College

Harvard Cancels Men’s Soccer Season Over Sexual Scouting Reports

Team had an apparently annual tradition of lewdly ranking the women's recruits

College
Harvard campus — Getty Images
Nov 04, 2016 at 12:24 PM ET

An apparently annual tradition of the Harvard men’s soccer team is creating sexually explicit “scouting reports” of incoming women’s soccer recruits, which has prompted the university to cancel the remainder of its men’s season.

The student newspaper, the Harvard Crimson, first reported on the practice in late October after obtaining a copy of a 2012 write-up—which reportedly had been publicly available through Google Groups—in which new freshmen women’s players were assigned a numeric ranking with written assessments and a hypothetical sexual “position” to go along with each’s soccer position. The practice reportedly continued through the current season.

The Crimson reported that comments ranged from one woman receiving the nickname “Gumbi” because of her large “gum to tooth ratio” to describing another as “very strong, tall and manly so, I gave her a 3 because I felt bad.” The document referred to a report from the previous year and stated the belief that one player “was both the hottest and the most STD ridden was confirmed.”

The men’s players declined comment to the Crimson; the men’s coach, Pieter Lehrer, wrote in a statement that he was “shocked and disgusted” and that he was “beyond disappointed that our season has ended in this way, but we respect the decision made by our administration.”

The Crimson reported Friday that, in addition to the season cancellation, the university’s Title IX office—which oversees the review and enforcement of sexual harassment complaints—is “responding” to the discovery of this document.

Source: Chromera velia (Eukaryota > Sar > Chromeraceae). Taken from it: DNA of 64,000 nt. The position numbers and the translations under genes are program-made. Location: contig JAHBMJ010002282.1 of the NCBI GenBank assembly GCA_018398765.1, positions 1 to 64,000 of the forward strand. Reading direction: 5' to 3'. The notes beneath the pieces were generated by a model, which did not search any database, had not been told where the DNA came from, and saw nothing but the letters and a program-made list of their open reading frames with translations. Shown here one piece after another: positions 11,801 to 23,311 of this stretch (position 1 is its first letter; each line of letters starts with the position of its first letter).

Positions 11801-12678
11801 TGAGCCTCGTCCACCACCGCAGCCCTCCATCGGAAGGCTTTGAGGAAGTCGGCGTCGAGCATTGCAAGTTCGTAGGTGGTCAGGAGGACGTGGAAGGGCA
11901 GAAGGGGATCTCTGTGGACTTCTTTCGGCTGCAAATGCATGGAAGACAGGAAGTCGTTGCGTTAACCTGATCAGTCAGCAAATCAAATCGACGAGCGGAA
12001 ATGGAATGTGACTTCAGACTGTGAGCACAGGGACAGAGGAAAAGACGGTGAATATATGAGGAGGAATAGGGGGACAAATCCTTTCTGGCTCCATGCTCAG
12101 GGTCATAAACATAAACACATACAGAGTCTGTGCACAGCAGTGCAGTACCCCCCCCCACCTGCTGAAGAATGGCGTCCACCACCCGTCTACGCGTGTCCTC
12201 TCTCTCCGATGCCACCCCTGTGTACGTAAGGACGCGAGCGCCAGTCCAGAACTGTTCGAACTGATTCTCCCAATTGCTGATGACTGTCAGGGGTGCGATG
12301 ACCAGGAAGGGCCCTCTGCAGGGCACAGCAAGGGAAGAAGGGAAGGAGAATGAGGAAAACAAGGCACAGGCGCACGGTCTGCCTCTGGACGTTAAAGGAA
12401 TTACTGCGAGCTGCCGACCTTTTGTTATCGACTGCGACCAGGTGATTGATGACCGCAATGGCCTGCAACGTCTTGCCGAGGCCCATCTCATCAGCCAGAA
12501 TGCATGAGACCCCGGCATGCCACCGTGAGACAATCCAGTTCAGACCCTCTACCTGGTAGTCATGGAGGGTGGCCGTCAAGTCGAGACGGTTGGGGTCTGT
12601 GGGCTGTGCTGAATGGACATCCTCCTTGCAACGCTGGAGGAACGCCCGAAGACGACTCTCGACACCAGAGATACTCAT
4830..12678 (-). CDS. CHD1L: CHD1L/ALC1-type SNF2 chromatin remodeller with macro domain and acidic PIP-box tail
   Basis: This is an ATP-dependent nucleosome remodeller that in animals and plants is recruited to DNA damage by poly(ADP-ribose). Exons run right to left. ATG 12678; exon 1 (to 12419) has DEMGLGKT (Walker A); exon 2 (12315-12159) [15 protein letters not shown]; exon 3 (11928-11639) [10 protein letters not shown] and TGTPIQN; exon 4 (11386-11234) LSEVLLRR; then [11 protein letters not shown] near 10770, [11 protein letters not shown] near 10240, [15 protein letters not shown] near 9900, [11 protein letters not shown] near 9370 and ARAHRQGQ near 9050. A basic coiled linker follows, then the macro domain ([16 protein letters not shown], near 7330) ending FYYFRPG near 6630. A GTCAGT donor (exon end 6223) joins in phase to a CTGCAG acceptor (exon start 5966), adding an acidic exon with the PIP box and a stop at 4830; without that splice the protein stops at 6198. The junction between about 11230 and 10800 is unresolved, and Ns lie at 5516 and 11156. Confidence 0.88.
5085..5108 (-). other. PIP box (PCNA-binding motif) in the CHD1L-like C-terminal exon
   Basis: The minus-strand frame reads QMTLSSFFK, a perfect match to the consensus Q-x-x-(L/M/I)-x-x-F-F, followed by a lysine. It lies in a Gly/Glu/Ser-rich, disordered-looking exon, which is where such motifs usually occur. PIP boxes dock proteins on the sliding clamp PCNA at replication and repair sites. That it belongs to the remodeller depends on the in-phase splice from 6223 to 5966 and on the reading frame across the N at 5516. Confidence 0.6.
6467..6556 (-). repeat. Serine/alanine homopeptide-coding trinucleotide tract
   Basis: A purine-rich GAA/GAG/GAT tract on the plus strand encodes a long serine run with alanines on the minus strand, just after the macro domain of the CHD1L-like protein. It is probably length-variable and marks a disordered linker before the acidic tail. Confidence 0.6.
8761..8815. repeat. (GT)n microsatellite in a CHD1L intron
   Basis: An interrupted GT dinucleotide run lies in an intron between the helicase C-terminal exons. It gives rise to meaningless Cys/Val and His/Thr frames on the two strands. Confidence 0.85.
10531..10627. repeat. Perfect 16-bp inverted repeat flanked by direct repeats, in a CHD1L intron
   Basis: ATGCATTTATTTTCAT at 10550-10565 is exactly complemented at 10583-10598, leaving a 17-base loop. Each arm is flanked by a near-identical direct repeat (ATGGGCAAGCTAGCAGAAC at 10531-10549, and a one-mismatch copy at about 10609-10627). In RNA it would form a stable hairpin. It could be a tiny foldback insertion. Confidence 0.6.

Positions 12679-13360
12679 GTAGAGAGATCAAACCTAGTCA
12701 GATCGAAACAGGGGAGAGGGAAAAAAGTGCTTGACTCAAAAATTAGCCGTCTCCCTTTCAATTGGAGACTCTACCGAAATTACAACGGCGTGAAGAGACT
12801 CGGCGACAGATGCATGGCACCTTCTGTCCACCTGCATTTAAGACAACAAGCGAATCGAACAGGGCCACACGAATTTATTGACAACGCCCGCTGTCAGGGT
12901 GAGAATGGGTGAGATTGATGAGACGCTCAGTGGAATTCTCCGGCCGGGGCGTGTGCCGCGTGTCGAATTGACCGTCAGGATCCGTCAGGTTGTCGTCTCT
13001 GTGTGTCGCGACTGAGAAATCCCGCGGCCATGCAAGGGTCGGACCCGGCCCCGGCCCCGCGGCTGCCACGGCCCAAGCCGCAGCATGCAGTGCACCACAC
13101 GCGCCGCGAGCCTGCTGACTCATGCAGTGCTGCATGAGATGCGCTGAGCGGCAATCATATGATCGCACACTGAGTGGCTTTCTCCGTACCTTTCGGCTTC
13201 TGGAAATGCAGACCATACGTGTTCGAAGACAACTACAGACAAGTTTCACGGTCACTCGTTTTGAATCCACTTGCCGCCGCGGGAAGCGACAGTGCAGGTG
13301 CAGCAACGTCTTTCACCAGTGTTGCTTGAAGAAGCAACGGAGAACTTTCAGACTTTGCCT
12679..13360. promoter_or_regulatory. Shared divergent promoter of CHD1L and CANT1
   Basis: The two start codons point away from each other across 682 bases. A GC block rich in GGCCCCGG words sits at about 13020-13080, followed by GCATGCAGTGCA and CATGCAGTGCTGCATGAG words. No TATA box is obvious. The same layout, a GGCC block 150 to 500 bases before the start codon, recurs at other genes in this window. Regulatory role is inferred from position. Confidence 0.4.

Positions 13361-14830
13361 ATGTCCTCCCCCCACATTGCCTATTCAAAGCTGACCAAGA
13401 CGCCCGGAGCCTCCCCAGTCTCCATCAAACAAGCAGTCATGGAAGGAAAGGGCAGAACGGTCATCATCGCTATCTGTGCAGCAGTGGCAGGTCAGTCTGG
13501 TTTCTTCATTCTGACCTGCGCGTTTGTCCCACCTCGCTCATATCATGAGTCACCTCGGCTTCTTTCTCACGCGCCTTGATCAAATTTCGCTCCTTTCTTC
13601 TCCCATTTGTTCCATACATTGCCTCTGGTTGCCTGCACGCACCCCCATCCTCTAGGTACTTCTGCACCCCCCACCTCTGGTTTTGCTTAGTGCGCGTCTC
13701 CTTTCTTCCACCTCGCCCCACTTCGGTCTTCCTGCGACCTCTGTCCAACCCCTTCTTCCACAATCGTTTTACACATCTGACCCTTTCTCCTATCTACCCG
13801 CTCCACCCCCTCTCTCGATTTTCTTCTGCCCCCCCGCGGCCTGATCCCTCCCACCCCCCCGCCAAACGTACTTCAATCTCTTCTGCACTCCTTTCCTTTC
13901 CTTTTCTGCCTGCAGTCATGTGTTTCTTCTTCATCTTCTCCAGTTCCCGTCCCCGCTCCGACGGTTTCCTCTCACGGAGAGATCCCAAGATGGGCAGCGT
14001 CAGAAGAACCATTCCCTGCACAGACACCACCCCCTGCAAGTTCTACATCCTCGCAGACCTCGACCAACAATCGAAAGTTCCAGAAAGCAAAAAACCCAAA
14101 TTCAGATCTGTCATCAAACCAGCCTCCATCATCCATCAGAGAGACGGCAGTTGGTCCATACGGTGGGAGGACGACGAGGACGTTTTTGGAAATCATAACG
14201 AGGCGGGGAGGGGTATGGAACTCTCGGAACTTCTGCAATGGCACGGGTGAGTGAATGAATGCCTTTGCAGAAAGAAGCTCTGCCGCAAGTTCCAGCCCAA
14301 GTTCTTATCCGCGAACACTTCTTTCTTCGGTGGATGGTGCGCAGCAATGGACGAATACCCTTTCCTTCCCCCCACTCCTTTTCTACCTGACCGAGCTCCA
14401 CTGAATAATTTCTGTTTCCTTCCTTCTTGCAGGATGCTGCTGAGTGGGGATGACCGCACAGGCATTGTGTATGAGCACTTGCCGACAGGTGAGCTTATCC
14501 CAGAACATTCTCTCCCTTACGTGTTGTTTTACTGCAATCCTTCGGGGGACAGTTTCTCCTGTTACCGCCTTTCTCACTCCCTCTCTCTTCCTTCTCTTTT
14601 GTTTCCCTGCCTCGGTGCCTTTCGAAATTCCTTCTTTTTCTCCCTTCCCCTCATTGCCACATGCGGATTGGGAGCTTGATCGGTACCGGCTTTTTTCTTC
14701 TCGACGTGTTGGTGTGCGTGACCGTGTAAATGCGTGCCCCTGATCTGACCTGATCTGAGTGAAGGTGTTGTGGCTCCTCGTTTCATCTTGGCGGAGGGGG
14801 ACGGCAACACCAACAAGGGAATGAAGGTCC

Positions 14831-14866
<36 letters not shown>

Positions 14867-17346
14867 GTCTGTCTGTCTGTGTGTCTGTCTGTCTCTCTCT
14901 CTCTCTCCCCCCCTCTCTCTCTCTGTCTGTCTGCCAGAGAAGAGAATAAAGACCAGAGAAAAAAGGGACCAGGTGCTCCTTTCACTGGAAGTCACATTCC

The women victimized by the crass and lewd write-up are now seniors and collectively published a brave op-ed in the Crimson last week that read, in part:

In all, we do not pity ourselves, nor do we ache most because of the personal nature of this attack. More than anything, we are frustrated that this is a reality that all women have faced in the past and will continue to face throughout their lives. We feel hopeless because men who are supposed to be our brothers degrade us like this. We are appalled that female athletes who are told to feel empowered and proud of their abilities are so regularly reduced to a physical appearance. We are distraught that mothers having daughters almost a half century after getting equal rights have to worry about men’s entitlement to bodies that aren’t theirs. We are concerned for the future, because we know that the only way we can truly move past this culture is for the very men who perpetrate it to stop it in its tracks.

The men’s soccer team only has two regular season games remaining but stood in first place atop the Ivy League standings and now will forfeit a chance to participate in the conference and NCAA tournaments.

“We strongly believe that this immediate and significant action is absolutely necessary if we are to create an environment of mutual support, respect and trust among our students and our teams,” Harvard athletic director Robert L. Scalise wrote in an email to student-athletes, according to the New York Times, and telling the Crimson, “Harvard Athletics has zero tolerance for this type of behavior.”

University President Drew G. Faust said she was “deeply distressed” to learn of the practice and wrote in a statement: “The decision to cancel a season is serious and consequential, and reflects Harvard’s view that both the team’s behavior and the failure to be forthcoming when initially questioned are completely unacceptable, have no place at Harvard, and run counter to the mutual respect that is a core value of our community.”

This news and these allegations are but the latest salvo adding to the urgency of stopping campus rape culture in which one in four women report that they are victims of sexual assault. What Donald Trump dismisses as “locker room talk” can be pervasive in creating a hostile environment. As the Harvard women’s players put it, “The whole world is the locker room.”

“To the men of Harvard soccer and to the men of the world, we invite you to join us, because ultimately we are all members of the same team,” the women’s players wrote. “We are human beings and we should be treated with dignity. We want your help in combatting this. We need your help in preventing this. We cannot change the past, but we are asking you to help us now and in the future.”